She gave up asking me, the same way she gave up saying, “Yeah, a one-way ticket to France,” and the same way she stopped going to the grocery store altogether. A driver’s license became my freedom ticket and her death sentence expedited because I’d run all the errands and she could drink in silence and in secret without the worry of peering eyes. I could deny trafficking her cigarettes, but I couldn’t keep her from a bottle. Eventually  I looked forward to leaving, so I didn’t have to watch her hurt herself. I began to go to the deli counter on my own, but I just ordered a half-pound of ham, half-pound bologna, and a pound of American cheese. I never asked for France – France wasn’t far enough away. 

I went away to college, traveled around Europe, and by the time I was ready to start my life I had to come home to watch hers end. The hospital was only a short drive from where we lived, but it was certainly the most foreign place to me those two weeks. Bright white walls and high ceilings didn’t take away from the mental prison that I lived in. Each day, a little more of her escaped her body and crossed through veils we couldn’t see; Veils searched for with large overhead fluorescent lighting but never found. I sat in a room cramped with wet eyes and runny noses and mentally found myself as far away as possible. I stared at her body and saw a woman who wanted to escape the grocery store, the town, the house on the creek – and only found her answer in death. After we closed her casket one final time, I found myself waiting for the same thing. I wanted to be back in the cart, with her, wherever she was. 

Instead, life happened. Her urn found itself in the back of my walk-in closet, all but forgotten between a pair of suede pumps and an empty laptop box. My time with her was spent opening and closing the door to look for a sweater or a scarf. A picture of us hung in a thrifted frame on my wall where she stood next to the three year old me and looked out at my bedroom and watched me judge my changing body, saw my heart break more than once, saw my dog die – all trapped in silence, unable to escape. Sometimes I caught myself gazing into her eyes and wondering where she was in the photo. Not the catering hall where she held me on her hip – but mentally, where was she? Had she already predicted in 1993 that she wasn’t going to live 20 years more? Was the sadness always there? I asked myself where she wanted to be. Looking up at her urn on the shelf, I knew in my heart that my walk-in was not her plan of escape. Weeks passed until one afternoon the encounter with the butcher rushed to the front of my mind like he was placed there by someone.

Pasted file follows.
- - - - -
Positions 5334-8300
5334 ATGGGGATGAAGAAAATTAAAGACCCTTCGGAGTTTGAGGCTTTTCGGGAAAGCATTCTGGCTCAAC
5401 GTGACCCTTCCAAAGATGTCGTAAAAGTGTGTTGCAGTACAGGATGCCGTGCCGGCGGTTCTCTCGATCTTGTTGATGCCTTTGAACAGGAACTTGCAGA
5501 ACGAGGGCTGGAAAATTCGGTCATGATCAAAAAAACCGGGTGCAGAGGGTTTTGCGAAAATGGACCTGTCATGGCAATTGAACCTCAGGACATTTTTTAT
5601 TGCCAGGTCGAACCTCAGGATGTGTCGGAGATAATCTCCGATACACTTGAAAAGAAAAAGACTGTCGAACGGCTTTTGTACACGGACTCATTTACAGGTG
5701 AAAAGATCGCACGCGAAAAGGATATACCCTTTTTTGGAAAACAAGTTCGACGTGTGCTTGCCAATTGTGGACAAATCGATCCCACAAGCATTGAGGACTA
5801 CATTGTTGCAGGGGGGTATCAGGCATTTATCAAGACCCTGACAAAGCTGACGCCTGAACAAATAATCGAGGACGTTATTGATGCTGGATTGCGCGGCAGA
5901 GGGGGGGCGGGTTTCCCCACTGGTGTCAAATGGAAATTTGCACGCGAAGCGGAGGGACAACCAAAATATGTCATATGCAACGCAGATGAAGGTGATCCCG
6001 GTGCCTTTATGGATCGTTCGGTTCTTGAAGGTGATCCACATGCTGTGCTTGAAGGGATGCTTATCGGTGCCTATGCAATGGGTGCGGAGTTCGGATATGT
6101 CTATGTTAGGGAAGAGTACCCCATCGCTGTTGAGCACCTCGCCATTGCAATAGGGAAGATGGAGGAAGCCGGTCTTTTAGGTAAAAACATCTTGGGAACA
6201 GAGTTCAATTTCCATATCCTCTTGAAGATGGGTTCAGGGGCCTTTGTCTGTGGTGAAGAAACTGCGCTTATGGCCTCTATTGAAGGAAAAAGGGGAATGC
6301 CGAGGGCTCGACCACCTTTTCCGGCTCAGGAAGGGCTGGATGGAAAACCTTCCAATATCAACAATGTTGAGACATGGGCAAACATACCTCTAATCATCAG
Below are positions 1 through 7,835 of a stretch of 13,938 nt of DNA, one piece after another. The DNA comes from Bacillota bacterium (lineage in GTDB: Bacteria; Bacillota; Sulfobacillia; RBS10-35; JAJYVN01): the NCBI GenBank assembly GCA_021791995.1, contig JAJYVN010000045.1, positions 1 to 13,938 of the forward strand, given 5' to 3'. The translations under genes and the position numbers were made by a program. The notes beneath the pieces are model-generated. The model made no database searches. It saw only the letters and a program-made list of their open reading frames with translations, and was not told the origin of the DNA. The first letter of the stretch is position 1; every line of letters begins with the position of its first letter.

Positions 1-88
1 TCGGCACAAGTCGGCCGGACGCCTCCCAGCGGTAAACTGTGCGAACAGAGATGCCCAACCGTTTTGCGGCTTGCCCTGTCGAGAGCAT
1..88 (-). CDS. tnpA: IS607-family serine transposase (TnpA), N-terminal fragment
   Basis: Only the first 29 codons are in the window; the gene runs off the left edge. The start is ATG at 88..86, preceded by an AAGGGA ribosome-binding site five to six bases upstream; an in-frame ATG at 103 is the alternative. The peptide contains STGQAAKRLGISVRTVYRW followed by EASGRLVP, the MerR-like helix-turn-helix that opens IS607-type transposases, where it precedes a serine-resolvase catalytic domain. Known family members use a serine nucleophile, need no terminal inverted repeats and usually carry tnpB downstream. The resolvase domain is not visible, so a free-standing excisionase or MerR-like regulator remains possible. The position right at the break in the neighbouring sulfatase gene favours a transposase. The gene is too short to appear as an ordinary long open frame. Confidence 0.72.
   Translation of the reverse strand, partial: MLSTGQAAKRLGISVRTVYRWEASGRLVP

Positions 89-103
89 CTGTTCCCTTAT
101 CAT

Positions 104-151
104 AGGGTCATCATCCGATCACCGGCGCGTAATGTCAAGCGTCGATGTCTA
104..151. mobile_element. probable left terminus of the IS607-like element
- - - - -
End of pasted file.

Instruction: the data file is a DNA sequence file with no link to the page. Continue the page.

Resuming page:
France.

It was much easier to bring the cremated remains onto a plane than I originally anticipated; I could stow the ashes of my mother in my overhead compartment, but not more than three ounces of liquid. There are three essentials to transporting a compact container of a dead person: 

  1. They must be in an x-ray friendly box 
  2. They must be carry-on and not checked (honestly though could you imagine an overly-jostled container of dead mom exploding all over? I thought my mom would have liked that chaos)
  3. A copy of the cremation certificate from the crematory and also a death certificate for good measure 

Easy.

My mother never left the country before that day. When I was younger, I heard a story where she told my grandmother that she had a trip planned to Florida, but instead moved to the Southwest for three months to live with a boyfriend. Eventually, she returned, met my father, and married. She stopped flying in 1998. She stopped leaving town in 2009. She stopped leaving the house in 2011. At times, I blamed my own birth for her lack of exploration. I felt guilty whenever I traveled around, or when I studied abroad, because she was stuck at home. We would email back and forth – she’d say she was proud – but I also felt like she was longing.